Last updated on June 14th, 2021
In a bacterial population, DNA can be transferred from one organism to another by the horizontal transfer mechanism (apart from vertical inheritance). The DNA thus transferred by lateral/horizontal method can be stably incorporated in the recipient, and changes the genetic composition of the recipient permanently.
Three broad mechanisms mediate the efficient movement of DNA between cells- conjugation, transduction, and transformation.
- Conjugation: Transfer of genes between cells that are in physical contact with one another
- Transduction: Transfer of genes from one cell to another by a bacteriophage
- Transformation: Transfer of cell-free or “naked” DNA from one cell to another
- Conjugation was the first extensively studied method of gene transfer
- Conjugation requires donor cell-to-recipient cell contact and is mediated by sex pilus
- The process occurs between two living cells
- Requires mobilization of donor bacterium’s chromosome/ plasmid
- Plasmid are genetic elements most frequently transferred by conjugation
- Phage mediated genetic recombination in bacteria i.e. phage is used to transfer DNA from one bacterium to another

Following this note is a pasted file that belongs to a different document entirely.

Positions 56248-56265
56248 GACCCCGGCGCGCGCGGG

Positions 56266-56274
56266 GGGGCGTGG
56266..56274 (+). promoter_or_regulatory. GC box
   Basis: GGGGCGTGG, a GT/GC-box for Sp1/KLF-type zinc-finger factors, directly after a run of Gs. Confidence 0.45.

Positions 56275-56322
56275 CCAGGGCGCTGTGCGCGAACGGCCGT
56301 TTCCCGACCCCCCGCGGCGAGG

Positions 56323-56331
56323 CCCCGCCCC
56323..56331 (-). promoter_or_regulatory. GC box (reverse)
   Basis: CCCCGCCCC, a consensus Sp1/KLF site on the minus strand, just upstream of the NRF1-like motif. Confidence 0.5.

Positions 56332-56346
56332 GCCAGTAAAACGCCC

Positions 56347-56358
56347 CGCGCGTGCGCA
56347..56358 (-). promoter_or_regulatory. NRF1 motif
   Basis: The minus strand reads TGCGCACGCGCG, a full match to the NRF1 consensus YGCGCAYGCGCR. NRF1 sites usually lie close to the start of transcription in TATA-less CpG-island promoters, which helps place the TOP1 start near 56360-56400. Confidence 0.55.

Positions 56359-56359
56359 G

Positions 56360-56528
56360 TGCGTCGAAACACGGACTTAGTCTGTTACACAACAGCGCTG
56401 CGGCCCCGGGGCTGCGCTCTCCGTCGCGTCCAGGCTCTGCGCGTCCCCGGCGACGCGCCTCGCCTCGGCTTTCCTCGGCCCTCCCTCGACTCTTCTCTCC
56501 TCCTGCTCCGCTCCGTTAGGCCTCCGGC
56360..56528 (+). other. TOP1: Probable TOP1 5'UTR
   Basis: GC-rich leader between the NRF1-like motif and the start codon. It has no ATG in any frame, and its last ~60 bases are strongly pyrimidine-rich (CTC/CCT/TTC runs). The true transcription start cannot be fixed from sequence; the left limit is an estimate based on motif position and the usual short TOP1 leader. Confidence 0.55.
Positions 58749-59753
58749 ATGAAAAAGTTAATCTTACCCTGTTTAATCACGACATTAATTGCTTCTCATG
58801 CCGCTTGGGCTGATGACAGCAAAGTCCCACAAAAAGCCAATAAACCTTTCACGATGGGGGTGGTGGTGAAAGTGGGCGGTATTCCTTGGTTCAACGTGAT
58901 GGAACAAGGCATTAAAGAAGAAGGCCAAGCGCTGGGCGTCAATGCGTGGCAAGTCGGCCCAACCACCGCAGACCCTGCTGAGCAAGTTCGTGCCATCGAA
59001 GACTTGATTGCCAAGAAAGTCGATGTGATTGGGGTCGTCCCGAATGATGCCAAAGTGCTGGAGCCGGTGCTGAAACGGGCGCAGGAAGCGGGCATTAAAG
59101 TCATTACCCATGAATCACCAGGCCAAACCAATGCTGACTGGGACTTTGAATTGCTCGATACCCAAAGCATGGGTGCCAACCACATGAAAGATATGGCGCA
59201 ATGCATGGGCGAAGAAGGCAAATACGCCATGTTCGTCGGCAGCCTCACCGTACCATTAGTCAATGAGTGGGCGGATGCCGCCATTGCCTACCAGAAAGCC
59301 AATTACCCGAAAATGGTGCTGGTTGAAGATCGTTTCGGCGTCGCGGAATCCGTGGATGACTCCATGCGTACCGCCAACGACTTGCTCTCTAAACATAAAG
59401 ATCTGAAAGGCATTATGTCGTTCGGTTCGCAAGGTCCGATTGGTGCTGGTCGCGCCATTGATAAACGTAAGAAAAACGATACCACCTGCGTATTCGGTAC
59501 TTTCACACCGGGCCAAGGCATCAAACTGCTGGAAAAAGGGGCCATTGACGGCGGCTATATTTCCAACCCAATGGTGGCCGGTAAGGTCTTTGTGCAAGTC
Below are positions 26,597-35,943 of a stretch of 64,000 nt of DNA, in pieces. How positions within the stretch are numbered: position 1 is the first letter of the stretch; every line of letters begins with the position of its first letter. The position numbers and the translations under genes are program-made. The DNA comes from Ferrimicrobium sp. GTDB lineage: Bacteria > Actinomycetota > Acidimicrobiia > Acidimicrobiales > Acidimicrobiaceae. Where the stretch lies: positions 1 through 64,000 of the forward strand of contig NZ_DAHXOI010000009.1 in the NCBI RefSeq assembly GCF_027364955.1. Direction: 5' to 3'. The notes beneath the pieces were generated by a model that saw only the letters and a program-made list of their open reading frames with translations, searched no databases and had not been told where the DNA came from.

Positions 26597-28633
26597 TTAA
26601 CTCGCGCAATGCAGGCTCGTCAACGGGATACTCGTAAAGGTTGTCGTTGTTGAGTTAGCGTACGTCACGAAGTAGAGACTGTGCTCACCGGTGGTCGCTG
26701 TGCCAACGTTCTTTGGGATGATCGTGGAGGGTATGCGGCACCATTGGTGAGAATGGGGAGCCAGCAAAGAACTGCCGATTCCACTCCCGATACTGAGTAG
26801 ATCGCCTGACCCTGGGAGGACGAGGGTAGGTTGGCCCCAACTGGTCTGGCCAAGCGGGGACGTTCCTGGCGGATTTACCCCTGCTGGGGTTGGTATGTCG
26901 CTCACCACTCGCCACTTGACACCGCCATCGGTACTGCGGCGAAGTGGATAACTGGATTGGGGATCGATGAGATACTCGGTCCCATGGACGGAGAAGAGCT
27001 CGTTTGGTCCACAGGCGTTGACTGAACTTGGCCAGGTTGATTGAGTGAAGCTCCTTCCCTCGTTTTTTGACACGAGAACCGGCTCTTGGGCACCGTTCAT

- Transducing particle: bacterial nucleic acid in phage coat
- There are two broad categories of transduction
- For artificial genetic recombination purpose, the temperate phage is the preferred vehicle for gene transfer
- Transduction has been found to occur in a variety of bacterial populations including:
- Escherichia coli
- Pseudomonas spp
- Salmonella spp
- Staphylococcus spp
- Recipient cells uptake free DNA released into the environment.
- DNA is released into the environment when another bacterial cell (i.e. donor) dies and undergoes lysis
- Not all bacteria are able to go for transformation, only some bacteria are able to take free DNA and are able to go transformation. These types of bacteria are called competent bacteria.
- Pathogenic bacteria showing competence
- Haemophilus spp
- Streptococcus spp
- Neisseria spp